"Rubin talked a lot about Microsoft's publisher program, the way it gets copyrighted content into its system:
The second source is our Publisher program, under which we receive books still under copyright from publishers with their express permission, either in digital form directly from the publisher, or scanned from hard copy. Participating publishers have access to an online site – or dashboard – that enables them to manage their publications on Live Search Books. They can choose the amount of text that a reader may preview, create click-to-buy links next to their books, edit metadata, and so on. Several major publishers have signed on to the Publisher Program.
Google has a long-standing similar program, and that's downplayed. Agreements with "several" publishers for "certain" copyrighted books as Rubin describes is a far cry from hundreds (I think perhaps thousands) of publishers that voluntarily have contributed thousands of books to the Google program. But I think a picture is worth a thousands words:
That's the Google both at the Frankfurt Book Fair that I attended last September. I believe the fair is the largest gathering of book publishers in the world. There was massive building after massive building filled with publishers.
Notice the picket signs? Notice the angry publishers storming the Google booth? Publishers are upset with Google, yes. But some of those same publishers ironically are also partners in the program. And plenty are partners in the program without being angry at Google. Google is actively involved in the publishing community and has far more contributions than Rubin's speech suggests...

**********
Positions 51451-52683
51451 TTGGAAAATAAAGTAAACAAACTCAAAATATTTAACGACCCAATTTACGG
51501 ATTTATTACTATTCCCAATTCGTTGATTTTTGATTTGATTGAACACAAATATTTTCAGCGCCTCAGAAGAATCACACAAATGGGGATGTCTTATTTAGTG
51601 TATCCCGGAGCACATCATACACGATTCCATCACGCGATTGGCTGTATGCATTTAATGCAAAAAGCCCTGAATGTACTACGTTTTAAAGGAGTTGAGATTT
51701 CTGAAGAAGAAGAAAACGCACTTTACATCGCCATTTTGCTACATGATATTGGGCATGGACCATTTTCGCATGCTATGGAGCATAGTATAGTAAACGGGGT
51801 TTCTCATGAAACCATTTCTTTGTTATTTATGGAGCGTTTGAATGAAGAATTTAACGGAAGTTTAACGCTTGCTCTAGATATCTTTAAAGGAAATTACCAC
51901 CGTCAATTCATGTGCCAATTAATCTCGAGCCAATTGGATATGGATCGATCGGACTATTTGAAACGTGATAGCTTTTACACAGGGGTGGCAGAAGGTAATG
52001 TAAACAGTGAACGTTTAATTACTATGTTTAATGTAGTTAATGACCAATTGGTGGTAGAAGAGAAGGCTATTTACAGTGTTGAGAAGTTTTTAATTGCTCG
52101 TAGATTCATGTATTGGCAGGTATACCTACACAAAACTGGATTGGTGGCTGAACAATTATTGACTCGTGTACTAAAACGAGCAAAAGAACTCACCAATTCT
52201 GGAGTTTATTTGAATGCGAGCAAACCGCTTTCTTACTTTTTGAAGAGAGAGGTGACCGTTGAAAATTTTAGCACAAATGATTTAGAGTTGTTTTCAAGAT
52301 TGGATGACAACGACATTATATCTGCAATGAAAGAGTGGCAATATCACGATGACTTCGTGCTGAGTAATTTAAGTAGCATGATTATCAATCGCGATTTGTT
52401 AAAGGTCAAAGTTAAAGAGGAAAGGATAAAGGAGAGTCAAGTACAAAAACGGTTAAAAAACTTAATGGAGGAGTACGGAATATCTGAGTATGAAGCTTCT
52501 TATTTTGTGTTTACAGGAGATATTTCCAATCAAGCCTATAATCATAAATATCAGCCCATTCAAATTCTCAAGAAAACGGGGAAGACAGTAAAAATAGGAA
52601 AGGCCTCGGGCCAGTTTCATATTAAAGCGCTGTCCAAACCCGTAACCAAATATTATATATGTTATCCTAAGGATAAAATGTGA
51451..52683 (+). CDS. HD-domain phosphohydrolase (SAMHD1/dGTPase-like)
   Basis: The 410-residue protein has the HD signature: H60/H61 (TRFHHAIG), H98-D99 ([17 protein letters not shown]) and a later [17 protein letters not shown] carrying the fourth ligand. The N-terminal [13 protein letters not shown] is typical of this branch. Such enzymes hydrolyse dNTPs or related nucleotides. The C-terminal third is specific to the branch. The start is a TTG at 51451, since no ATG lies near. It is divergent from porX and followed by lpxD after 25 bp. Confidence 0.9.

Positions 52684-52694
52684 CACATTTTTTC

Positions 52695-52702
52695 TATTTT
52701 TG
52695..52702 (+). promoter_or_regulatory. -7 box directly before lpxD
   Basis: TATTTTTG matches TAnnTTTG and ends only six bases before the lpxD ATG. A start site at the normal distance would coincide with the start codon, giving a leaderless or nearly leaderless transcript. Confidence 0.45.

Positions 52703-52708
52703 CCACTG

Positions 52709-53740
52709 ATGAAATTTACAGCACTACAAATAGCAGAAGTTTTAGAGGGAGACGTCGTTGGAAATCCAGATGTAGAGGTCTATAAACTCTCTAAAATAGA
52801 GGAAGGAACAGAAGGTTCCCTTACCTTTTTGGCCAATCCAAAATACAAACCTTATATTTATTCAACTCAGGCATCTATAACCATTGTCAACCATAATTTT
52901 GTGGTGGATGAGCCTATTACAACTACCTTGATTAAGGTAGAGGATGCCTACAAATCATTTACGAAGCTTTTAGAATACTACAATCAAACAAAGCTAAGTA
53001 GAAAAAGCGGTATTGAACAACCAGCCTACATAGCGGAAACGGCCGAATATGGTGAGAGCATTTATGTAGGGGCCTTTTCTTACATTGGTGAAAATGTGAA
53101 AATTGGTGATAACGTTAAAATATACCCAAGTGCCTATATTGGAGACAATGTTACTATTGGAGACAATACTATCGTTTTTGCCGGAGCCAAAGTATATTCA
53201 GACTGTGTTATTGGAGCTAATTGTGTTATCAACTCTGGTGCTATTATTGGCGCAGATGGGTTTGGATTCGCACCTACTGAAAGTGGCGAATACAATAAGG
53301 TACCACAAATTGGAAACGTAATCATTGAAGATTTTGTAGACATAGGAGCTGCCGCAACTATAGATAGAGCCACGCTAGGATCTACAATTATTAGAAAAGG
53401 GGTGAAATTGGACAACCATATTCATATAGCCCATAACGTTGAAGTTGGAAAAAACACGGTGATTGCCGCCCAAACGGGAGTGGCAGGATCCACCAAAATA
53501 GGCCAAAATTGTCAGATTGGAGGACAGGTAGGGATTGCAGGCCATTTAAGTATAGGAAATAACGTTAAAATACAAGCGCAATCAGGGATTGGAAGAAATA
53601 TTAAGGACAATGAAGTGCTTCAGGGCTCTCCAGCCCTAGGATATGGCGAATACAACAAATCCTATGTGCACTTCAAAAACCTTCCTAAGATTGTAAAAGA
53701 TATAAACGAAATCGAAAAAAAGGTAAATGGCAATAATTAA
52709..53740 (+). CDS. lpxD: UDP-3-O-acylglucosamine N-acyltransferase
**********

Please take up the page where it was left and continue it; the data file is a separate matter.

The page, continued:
Overall, I have to say it's disappointing seeing Microsoft come out on an attack stance rather than be positive about what it is doing. Google deserves slams, and I wish they'd change to an opt-in policy for copyrighted books. But for me, with perspective, Microsoft comes across as someone trying to play catch-up and willing to be negative to do it. I don't like that in political campaigns, and I guess I don't like it any more in the search wars. But most important, it's a dangerous game to play. The more Microsoft paints itself as some type of pure protector of copyright, the harder it will fall as people find examples where it fails to meet expectations."The piece is nicely forensic and worth a read.